The Routledge Jewish Studies Series covers the disciplines of history, sociology, anthropology, culture, politics, philosophy, theology, religion, as they relate to Jewish affairs. Here we present five books that emphasise the diversity and originality of the series. Click on the links below to find out more!
Bestseller God, Jews and the Media delves into the complex relationship between Judaism and the mass media to provide a comprehensive examination of modern Jewish identity in the information age. Chapters explore how the impact of Judaism is to be found particularly in the religious media in Israel – haredi and modern Orthodox – and looks at the evolution of new patterns of religious advertising, the growth and impact of the internet on Jewish identity, and the very legitimacy of certain media in the eyes of religious leaders.
Jews and India is a topic that has received little attention and this book seeks to rectify the situation. Despite the fact that the Indian Jewish population constitutes one of the country’s tiniest minorities, the relations of the local Jews with other communities form an integral part in the history of Indian multiculturalism. This has become increasingly apparent over the last two centuries as Judaism and its image have been incorporated into the discussions of some of the most prominent figures of different religious and nationalist movements, leaders of independent India, and the Indian mass media. Furthermore, recent decades witnessed mass adoption of Israelite identity by Indians from two different regions and religious groups.
Collaboration with the Nazis examines the changes in representing collaboration, during the Holocaust, especially in the destruction of European Jewry, in the public discourse and the historiography of various countries in Europe that were occupied by the Germans, or were considered, at least during part of the war, as Germany's allies or satellites.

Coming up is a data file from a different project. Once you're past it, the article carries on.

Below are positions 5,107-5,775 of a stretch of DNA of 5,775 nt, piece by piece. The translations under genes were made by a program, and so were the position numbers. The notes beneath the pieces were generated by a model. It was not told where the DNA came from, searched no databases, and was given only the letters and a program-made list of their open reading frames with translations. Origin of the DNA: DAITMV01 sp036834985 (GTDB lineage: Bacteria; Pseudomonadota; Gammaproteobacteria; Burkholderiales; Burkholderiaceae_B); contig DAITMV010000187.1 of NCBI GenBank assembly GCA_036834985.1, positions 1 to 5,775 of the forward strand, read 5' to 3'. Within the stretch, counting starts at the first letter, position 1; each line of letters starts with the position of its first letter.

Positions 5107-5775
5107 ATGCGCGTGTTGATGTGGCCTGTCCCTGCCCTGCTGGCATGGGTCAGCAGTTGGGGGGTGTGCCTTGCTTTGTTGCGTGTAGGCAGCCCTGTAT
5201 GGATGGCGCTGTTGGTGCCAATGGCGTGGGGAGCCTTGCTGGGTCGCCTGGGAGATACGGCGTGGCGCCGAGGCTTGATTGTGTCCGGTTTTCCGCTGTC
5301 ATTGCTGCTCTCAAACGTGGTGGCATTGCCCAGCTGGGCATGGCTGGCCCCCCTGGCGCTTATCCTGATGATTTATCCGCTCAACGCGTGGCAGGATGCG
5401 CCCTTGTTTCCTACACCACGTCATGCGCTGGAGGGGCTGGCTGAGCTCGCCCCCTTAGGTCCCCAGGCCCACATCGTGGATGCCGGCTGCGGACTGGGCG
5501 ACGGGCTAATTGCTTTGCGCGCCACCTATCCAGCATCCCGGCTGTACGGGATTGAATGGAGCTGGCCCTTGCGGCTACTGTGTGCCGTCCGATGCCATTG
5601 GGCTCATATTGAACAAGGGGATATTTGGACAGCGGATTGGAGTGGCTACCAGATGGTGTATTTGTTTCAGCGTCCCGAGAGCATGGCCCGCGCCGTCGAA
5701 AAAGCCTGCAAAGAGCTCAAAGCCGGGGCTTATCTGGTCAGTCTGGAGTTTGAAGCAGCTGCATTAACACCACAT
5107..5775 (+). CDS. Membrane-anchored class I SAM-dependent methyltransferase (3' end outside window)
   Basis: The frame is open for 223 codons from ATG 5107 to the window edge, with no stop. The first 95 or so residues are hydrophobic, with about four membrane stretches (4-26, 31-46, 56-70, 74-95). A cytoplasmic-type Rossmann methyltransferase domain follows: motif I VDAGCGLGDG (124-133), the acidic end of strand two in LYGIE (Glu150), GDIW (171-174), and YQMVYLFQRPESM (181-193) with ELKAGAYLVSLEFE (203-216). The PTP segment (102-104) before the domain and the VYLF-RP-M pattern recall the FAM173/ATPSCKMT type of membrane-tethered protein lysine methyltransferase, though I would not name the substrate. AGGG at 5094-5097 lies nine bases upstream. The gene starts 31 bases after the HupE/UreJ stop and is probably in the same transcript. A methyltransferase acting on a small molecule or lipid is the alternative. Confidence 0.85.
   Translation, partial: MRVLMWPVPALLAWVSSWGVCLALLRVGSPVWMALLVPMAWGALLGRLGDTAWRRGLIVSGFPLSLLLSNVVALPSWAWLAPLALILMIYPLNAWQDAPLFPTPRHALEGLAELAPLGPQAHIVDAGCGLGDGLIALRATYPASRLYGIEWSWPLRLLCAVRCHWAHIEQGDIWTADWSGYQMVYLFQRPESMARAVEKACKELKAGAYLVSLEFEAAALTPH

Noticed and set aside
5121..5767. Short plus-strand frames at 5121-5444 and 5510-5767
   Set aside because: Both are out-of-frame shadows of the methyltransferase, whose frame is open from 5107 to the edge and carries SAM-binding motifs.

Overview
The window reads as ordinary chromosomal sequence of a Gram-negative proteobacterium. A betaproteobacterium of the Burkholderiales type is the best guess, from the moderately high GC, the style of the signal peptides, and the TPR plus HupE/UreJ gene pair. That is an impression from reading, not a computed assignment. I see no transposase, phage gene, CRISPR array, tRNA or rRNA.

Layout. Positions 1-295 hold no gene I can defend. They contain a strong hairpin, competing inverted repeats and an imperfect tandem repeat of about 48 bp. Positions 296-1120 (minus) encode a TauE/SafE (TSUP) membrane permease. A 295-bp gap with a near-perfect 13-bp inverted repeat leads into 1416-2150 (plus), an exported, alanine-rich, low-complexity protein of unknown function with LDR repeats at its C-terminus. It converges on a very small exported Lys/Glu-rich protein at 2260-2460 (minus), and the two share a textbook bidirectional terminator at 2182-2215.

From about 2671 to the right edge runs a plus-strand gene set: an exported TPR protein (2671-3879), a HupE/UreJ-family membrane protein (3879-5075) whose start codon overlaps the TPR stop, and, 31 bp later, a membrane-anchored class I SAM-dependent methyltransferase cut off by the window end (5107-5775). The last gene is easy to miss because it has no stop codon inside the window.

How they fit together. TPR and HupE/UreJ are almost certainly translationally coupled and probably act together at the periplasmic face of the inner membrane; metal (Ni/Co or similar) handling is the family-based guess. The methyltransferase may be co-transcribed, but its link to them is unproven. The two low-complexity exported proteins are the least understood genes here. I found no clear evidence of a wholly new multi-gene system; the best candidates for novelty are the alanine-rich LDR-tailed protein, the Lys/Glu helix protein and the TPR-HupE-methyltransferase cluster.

Muscular Judaism has been described by the Journal of Israeli History as the "outcome of a serious, illuminating, and original project that successfully integrates its insights into a well-established field of research and contributes to an ongoing critical discussion on the origins and implications of the Zionist discourse. The book is very well written, its arguments are clear and convincing. Presner's use of theory is useful but not exaggerated, and his historiographical methods are very productive".
The Jews of Ethiopia offers the results of the most recent research carried out in European and Israeli universities on Ethiopian Jews. With a special focus on Europe and the role played by German, English and Italian Jewish communities in creating a new Jewish Ethiopian identity, it investigates such issues as the formation of a new Ethiopian Jewish elite and the transformation of the identity from Ethiopian Falashas to the Jews of Ethiopia during the twentieth century.